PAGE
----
Fertility / The woman / Female internal reproductive organs

Female internal reproductive organs

You will have ultrasound scans during your treatment which will provide information about your womb, fallopian tubes, ovaries, etc. You can read more about the female internal reproductive organs, all of which have their own influence on fertility, here.

The female internal reproductive organs consist of the vagina, the womb and cervix, the fallopian tubes and the ovaries.

The womb's job is to receive the fertilised egg, nourish the foetus as it develops and assist in the birth of the baby. It mainly consists of muscle tissue and has an inner mucous membrane lining called the endometrium. When the woman is not pregnant, the shape and size of the uterus resembles a small pear; it is approximately 8-10 cm long and weighs 50-100 g. The uterus grows during pregnancy, and by the due date it weighs around 1000 g. After delivery, it returns almost to its normal size. After the menopause, the uterus normally becomes slightly smaller.

In most women, the womb tilts forwards, but it is not abnormal for some women if their womb tilts backwards, while in others it is upright. The position of the womb has no bearing on the chances of becoming pregnant. The womb is supported by the pelvic floor muscles. The upper rounded part is called the uterine cavity while the narrow part is called the cervix.

The uterine cavity is lined with the endometrium, which is affected by the varying levels of sex hormones in the body. During a menstrual cycle, the endometrium undergoes various phases due to the influence of the varying levels of sex hormones produced in the ovaries.

A menstrual cycle commences on the day on which the woman experiences the first bleed. This bleed is due to the lining of the uterus being shed because no fertilised egg has become implanted in the endometrium. When the endometrium is shed, a new one is formed that gradually thickens. Around the time of ovulation, the endometrium prepares to receive a fertilised egg, which can then implant and continue its development. If the egg is not fertilised, the endometrium will be shed and another menstrual period will begin. This process is repeated every month until the menopause. After the menopause, the endometrium thins and is no longer shed. This causes the periods to stop.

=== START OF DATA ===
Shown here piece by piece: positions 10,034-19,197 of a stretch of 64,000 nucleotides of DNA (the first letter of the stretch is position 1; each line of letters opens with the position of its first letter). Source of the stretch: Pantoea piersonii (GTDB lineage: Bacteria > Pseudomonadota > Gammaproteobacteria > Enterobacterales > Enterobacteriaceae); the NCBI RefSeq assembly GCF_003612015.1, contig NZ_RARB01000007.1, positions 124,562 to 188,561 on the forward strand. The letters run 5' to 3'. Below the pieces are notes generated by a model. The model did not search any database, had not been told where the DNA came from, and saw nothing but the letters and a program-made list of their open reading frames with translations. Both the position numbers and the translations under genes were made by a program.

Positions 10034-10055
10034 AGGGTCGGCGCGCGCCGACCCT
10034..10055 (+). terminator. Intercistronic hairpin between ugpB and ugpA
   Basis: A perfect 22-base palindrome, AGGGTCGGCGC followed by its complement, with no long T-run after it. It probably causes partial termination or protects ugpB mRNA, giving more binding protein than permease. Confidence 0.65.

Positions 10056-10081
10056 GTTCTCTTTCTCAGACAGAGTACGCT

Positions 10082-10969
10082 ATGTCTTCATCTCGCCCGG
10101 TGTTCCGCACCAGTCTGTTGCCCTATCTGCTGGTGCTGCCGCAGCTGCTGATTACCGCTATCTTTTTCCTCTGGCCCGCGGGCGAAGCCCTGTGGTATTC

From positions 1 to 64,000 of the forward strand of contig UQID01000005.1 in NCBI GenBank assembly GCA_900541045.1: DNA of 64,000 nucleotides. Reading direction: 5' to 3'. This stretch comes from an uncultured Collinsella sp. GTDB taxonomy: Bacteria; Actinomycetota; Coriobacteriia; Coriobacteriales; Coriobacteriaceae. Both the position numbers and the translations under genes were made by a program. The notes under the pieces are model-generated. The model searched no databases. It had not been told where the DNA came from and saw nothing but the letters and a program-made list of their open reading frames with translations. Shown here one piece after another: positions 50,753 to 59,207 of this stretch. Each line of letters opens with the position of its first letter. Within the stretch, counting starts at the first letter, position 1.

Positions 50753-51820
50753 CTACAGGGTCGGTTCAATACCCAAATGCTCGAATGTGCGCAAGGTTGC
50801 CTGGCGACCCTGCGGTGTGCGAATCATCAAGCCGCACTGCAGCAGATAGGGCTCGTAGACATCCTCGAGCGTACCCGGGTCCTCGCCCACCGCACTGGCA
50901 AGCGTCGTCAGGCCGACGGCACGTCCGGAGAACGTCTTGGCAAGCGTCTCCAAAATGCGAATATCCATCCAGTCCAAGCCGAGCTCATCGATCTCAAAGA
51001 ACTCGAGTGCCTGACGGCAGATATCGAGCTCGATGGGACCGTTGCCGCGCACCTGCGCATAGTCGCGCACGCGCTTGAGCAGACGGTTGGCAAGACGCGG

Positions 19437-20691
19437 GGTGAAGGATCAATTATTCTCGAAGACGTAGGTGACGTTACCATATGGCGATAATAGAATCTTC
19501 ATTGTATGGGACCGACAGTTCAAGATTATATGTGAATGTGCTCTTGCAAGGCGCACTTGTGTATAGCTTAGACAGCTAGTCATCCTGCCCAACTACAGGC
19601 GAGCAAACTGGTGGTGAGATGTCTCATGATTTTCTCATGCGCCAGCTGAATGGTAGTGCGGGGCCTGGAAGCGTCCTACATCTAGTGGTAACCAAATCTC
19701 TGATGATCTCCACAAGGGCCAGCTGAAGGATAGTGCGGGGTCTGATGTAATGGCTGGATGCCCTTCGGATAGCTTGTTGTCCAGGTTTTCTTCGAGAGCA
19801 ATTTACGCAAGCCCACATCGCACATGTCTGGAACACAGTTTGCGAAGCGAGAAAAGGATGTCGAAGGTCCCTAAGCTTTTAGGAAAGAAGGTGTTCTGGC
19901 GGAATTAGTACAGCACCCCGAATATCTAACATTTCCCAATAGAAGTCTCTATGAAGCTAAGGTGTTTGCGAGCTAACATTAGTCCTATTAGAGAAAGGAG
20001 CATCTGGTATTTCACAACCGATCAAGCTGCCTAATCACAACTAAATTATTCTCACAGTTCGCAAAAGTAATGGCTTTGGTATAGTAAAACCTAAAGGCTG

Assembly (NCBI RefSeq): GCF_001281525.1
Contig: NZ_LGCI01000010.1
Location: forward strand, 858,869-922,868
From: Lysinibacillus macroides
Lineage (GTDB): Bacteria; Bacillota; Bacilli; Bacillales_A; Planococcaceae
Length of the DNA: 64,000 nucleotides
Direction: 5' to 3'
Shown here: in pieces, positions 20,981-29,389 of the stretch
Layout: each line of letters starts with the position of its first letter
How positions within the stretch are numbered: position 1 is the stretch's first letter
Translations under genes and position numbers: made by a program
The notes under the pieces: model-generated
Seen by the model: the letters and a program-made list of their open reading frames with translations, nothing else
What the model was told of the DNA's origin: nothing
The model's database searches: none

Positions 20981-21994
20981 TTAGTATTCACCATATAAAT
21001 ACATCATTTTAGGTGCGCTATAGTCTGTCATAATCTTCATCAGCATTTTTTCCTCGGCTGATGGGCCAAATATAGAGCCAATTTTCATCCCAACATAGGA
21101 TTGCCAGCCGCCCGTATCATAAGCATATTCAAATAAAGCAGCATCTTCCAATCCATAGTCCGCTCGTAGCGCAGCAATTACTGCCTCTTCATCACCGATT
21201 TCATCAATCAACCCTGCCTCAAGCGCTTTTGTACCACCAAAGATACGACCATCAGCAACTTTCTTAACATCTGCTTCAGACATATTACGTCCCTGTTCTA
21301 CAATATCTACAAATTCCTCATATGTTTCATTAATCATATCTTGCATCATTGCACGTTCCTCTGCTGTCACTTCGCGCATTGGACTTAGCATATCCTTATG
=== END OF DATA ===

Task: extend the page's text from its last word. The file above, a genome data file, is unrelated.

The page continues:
The cervix

The cervix is approximately 2 cm in diameter and about 3 cm long and forms the passage between the uterine cavity and the vagina. The cervix is situated below the womb and down into the vagina, and the lowest part of it can be both seen and felt during a gynaecological examination. A catheter is passed through the cervical canal during insemination or when placing fertilised eggs back in the womb. The thin catheter (containing either sperm for insemination or fertilised eggs during IVF) is easiest to insert when the woman has a full bladder for this part of the treatment. This is because the curvature of the cervical canal is straightened when the bladder is full.

The ovaries produce sex hormones and contain small primordial follicles. Usually, only one egg ripens and is released (ovulation) from the ovaries during each cycle. Ovaries normally come in pairs and are the female equivalent of the testicles in males. The ovaries are oval in shape and measure approximately 3 x 1.5 x 1.5 cm. They are situated in the pelvis close to the womb and fallopian tubes.

The ovaries are always scanned during IVF or hormone-stimulated insemination. This is done to check how active the ovaries are and to ensure that there are no cysts.

As well as producing, storing and releasing ripe eggs while the woman is fertile, the ovaries also act as endocrine glands by producing sex hormones, primarily oestrogen, progesterone and androgens.

The fallopian tubes are two narrow tubes linking the ovaries to the uterus. They are approximately 0.5-10 mm in diameter (although this varies along the length of the tubes) and about 10-12 cm long. After ovulation, the ripe egg moves from the ovary to the uterus via the fallopian tube. Fertilisation normally takes place in a fallopian tube. If the fallopian tubes are blocked, the egg and the sperm cells cannot meet – and the egg will not be fertilised. The same can happen if the fallopian tubes are partly blocked. If the fallopian tubes are partly blocked, there is a greater risk of ectopic pregnancy. 

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Stork IVF Klinik | St. Kongensgade 40 H, 1. sal | DK-1264 Copenhagen K
Tel. +45 3257 3316 | Fax +45 3257 3346 | info@storkklinik.dk | CVR. No. 33 03 49 11

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